People will be forced to do more and more for themselves, which is something the current generations alive today aren’t used to. There will be a lot of ‘upsets’, as a crash course in personal survival and self-reliance are forced upon these people. Frankly, I find it enjoyable and a much preferred way of living, but I have other incentives then just saving money. As blog readers know, I reject the modern paradigm of living entirely, finding it slavish, degrading and destructive. Learning to do for oneself is certainly got to be a better way to live then wasting away in a cubicle for a faceless entity that cares nothing for you as an individual or for the world in which you and I live in. No thanks, I’d rather sleep under a tree then go back to that world.
I lived that life for decades, which I do consider valuable experience, but it showed me exactly what I don’t want, and what is wrong with modern living today and what was wrong with my own life. We are removed from the source of the land that gives us our life, the nourishment of the plants, animals and even the mineral resources that make our way of life even possible. We’re insulated, protected, coddled and covered up, in plastic, steel, glass and synthetic materials, padded and plumped up with ‘soft lives’ of relative ease and comfort. We spend long hours at stupid and mindless jobs making money for morons while we waste away in dead-end careers and watch the world fall apart around us. We’re contributing to the problems of global warming, ecocide and species extinction by clinging to the modern paradigms of living.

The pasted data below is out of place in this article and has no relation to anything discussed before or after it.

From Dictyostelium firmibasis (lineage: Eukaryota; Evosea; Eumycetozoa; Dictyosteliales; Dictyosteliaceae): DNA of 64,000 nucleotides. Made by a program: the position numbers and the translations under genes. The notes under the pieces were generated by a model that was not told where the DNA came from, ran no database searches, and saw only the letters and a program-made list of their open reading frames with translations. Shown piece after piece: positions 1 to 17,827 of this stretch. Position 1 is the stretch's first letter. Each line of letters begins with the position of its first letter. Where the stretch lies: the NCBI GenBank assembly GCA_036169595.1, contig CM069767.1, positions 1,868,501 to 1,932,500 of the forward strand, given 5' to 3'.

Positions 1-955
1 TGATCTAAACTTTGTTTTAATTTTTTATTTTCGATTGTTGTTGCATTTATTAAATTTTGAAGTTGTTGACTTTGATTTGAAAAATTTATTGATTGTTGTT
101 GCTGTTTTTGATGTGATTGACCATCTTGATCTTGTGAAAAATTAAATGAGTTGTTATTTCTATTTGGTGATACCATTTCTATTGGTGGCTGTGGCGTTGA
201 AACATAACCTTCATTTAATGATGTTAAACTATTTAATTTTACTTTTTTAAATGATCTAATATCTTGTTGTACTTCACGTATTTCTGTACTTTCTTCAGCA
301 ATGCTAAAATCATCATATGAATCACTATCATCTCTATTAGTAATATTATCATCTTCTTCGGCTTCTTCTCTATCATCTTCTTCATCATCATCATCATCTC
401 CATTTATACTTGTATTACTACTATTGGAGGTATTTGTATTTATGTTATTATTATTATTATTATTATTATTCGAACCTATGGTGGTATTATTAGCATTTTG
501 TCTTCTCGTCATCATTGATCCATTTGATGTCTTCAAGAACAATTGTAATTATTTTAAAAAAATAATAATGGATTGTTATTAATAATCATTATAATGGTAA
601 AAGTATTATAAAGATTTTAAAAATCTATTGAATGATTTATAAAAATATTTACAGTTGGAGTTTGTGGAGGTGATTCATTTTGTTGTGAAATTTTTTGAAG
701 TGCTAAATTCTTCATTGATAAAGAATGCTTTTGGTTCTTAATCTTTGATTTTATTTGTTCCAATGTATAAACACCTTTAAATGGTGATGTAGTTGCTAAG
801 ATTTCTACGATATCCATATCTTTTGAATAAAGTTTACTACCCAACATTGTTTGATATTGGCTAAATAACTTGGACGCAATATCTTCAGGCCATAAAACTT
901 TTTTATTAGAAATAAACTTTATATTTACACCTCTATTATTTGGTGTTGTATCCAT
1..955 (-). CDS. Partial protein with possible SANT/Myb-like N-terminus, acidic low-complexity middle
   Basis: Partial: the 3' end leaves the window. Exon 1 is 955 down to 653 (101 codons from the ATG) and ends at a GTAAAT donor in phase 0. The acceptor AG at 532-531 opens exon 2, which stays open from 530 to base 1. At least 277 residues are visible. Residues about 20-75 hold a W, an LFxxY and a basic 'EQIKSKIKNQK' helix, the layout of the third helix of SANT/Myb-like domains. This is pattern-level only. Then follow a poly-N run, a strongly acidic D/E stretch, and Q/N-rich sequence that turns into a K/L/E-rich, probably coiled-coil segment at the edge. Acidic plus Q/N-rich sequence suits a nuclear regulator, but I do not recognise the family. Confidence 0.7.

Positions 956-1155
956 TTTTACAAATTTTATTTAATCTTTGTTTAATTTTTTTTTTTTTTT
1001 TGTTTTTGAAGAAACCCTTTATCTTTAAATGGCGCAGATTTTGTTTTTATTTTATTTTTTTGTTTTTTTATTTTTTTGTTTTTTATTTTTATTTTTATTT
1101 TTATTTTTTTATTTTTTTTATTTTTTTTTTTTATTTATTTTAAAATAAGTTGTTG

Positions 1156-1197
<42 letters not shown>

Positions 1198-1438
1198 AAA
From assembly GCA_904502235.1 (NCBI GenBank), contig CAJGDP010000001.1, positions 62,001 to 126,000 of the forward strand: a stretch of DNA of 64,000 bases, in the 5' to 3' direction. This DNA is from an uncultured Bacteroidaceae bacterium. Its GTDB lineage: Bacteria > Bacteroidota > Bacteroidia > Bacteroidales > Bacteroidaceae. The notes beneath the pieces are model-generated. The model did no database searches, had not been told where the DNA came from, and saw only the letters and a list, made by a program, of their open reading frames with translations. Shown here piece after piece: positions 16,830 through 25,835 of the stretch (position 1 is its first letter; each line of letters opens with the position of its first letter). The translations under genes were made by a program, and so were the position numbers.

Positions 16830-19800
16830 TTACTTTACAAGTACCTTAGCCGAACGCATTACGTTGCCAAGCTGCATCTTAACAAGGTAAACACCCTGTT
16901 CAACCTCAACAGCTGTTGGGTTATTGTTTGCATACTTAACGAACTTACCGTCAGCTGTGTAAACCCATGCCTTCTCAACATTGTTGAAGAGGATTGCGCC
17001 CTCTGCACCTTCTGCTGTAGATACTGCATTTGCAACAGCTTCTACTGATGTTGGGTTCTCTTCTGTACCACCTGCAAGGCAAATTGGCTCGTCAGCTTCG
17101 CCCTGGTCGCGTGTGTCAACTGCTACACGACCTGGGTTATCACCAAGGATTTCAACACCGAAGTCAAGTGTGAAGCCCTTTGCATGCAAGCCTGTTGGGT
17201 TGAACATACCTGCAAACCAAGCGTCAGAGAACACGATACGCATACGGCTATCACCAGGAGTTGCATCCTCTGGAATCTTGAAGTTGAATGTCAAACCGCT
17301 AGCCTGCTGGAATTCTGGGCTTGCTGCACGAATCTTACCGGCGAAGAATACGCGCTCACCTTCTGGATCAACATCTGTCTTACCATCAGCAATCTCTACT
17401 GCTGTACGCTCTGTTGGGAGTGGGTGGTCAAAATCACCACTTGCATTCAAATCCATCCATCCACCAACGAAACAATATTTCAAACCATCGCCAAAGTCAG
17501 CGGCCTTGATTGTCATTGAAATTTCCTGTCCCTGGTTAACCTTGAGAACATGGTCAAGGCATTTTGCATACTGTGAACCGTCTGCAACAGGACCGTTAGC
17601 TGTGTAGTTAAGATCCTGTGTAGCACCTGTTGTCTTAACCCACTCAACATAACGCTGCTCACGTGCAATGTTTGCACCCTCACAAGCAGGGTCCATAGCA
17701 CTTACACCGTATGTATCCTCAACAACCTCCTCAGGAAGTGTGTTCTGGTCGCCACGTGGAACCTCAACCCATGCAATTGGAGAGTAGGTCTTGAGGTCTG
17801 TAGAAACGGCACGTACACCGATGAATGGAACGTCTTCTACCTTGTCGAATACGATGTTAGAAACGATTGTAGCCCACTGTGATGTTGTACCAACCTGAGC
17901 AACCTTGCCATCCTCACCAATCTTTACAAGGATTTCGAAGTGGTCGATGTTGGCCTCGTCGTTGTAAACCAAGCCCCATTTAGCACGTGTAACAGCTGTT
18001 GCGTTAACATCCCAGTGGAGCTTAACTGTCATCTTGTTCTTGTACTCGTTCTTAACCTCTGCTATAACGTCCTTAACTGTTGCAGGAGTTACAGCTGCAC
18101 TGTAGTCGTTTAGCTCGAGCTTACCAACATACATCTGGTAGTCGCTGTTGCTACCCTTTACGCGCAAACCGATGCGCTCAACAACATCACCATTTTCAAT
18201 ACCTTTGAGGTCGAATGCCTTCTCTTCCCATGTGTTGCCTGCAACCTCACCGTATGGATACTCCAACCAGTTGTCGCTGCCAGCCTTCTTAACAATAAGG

But it can’t, won’t last forever. In fact, it way only last a few more years, less then a decade as we pump the last of the oil into our automobiles, and then it’s going to come all crashing down. A lot of people don’t think that modern man would exploit the resources that sustain us down to the last drop or tree, but I disagree, and so would history. Jared Diamond’s book, “Collapse”, reveals that mankind has done exactly that many times before, destroying the very fabrics of their civilizations and falling into total collapse, cannibalism and ecological suicide. The example of totally denuded Easter Island landscape is perhaps the most noticable in recent history, but the very resource demands on Easter Island are exactly the same problems faced by the United States, and no determined effort to stop the ‘advancement’ (destructive behavior) of civilization is being made.